That's next, right here in the CNN NEWSROOM.




TEXT: Historic Health Care Bill -- Creates a series of health insurance exchanges for small businesses, the self-employed and the unemployed to pool resources and purchase less expensive coverage.

HARRIS: Question for you -- will health care reform guarantee a smoother ride now for small business owners and their employees? Beth Lovering owns a bike store out in California. Lindsay Paolo from affiliate KCRA talked to her about the impacts on her business.

(BEGIN VIDEOTAPE) LINDSAY PAOLO, KCRA REPORTER (voice-over): Beth Lovering owns a busy bicycle shop in downtown Davis. She has 11 employees, six of them full time. She's not required to offer them health care coverage, but she does.

BETH LOVERING, BIKE STORE OWNER: We have a fairly decent plan now, but with all the deductibles and all the requirements that you have to meet, it's almost like you're paying for insurance that you're scared to use.

PAOLO: Lovering's daughter is a full-time student and full-time employee. Even with the insurance, she's incurred medical costs she has to pay for. Lovering doesn't know how the health care reform bill would affect her and her workers.

LOVERING: My biggest concern is that whatever comes out of this is that my employees be able to get better health insurance at hopefully a lower rate.

PAOLO: Anthony Ride is executive director foe Health Access California, a consumer group that fights for underinsured and uninsured patient rights. He says the bill would extend coverage to 4 million Californians who don't have or can't get insurance, and make it more affordable and accessible for small business.

ANTHONY RIDE, HEALTH ACCESS: Small businesses would get tax credits to afford the coverage for their workers.

PAOLO: But John Kabateck with National Federation of Independent Businesses, who spoke at a health care forum today, says that's not nearly enough.

JOHN KABATECK, NATIONAL FEDERATION OF INDEPENDENT BUSINESSES: It could actually create new mandates, new taxes and really pretty much a government takeover at a time when small business owners and Americans are looking for flexibility and being better connected with their health care.

LOVERING: It's a wait and see. Yes, it's a totally wait-and-see attitude.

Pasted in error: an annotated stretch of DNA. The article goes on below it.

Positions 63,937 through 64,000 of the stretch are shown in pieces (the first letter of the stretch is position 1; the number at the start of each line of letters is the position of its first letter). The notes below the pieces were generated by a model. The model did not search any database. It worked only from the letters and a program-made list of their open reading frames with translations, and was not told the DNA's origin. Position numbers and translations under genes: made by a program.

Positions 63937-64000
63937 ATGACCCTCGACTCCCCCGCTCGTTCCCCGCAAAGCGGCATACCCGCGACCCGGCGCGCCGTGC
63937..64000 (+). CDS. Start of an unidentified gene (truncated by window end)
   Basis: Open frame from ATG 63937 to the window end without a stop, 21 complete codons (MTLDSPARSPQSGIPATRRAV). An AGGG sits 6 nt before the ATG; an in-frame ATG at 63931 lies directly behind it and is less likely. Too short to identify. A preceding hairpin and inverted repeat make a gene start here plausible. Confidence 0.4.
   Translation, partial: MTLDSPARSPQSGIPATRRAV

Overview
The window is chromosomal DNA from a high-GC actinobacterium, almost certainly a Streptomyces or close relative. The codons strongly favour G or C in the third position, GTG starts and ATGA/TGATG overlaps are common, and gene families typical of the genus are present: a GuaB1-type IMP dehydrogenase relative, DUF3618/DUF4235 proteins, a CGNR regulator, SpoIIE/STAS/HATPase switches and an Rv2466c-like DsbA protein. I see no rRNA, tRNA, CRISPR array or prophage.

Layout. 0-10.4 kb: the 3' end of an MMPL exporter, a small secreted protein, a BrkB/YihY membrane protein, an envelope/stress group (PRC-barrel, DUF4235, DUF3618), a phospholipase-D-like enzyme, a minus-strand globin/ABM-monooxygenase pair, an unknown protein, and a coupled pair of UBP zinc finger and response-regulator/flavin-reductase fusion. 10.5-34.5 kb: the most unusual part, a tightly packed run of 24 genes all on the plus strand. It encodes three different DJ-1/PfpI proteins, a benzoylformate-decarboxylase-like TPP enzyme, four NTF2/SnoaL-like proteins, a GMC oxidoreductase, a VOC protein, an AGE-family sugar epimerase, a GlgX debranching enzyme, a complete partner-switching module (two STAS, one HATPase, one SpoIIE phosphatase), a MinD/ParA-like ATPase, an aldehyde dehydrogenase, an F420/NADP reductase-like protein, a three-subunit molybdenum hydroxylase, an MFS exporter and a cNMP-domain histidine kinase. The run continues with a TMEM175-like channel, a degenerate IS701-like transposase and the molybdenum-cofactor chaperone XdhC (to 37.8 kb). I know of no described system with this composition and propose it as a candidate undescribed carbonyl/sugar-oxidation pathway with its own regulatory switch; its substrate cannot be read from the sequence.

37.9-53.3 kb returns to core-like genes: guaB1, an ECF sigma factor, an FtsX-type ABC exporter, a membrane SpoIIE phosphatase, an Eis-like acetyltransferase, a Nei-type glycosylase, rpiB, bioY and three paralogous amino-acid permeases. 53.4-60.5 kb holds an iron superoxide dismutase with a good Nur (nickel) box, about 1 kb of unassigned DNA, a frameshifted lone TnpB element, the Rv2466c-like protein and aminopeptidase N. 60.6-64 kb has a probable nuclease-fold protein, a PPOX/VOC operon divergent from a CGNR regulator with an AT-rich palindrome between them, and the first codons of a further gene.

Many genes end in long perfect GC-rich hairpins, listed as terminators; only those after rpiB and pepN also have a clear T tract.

HARRIS: Well, the sweeping health care bill passed by the House promises a real sea change in the way small business owners purchase and provide health insurance for themselves and employees. CNNMoney is all over the story, and let's get you to New York now and our Stephanie Elam.

Stephanie, first of all, what do you think? Ramifications -- big, small, somewhere in the middle here for small businesses?

STEPHANIE ELAM, CNN BUSINESS CORRESPONDENT: Say that again, Tony? Want to make sure I heard you right.

HARRIS: The ramifications of what was passed yesterday, big or small, somewhere in the middle here for small businesses?

ELAM: No, it's major. These changes are going to be major for the way that these small businesses go about getting what they need as far as health insurance for them and for their employees.

Now, most of the changes that they're going to see, most of them don't take effect until 2014, and that is something that obviously a lot of people will be looking at what has to happen heading out to the deadline.

Now, if you look at the now-passed reform that went through the House and Senate, what's going to happen is the states are going to have set up these small business health option programs called shop exchanges by 2014, and then these small businesses will be able to pool together to buy their insurance. And in case you're wondering, a small business is defined as 100 employees or less. If companies grow past that, they will be grandfathered in.

Now the Congressional Budget Office sees these exchange cutting insurance costs a bit. Premiums falling between 1 percent and 4 percent, while the amount of coverage would rise up to 3 percent.

Now until 2014, companies with ten or less employees and those people making $25,000 or less a year on average, they'll be eligible for a tax credit of 35 percent of health insurance costs, and any company in 2014 with workers -- more than 50 workers, they will have to pay a fine if they are not offering all of their full-time employees coverage. Right now it'll be $750 a year, but remember, there are some amendments that are going to go through the Senate. If those get passed, it will be up to $2,000 a year per full-time employee that these companies will have to pay a penalty for if they do not have coverage.

Also, they are going to have to meet a minimum standard of benefits they are offering employees. They can't just come out and say, you know, we offered you a brain scan and that's all you get. You have to offer a minimum level of service and then that will be considered OK to go forward -- Tony.

HARRIS: So the changes you have outlined there all take effect in 2014. Anything effective immediately?

ELAM: There are a few things. Most of the changes will effect 2014 for these small business companies, but there are two things in particular that are worth pointing out right now. One being, there is a ban on lifetime limits of coverage. You can't say, you know what, you have used up your lifetime amount of coverage. You're done. That can't happen.

Also, you can't cancel a policy on somebody now unless there is a case of fraud. That can't happen anymore either.

So for a lot of people out there, those are two things that will make it easier for them when it comes to getting health care in this country, Tony.

HARRIS: Stephanie, see you next hour. Thank you.

From health care to immigration reform, thousands march at the nation's capital and families' personal plea.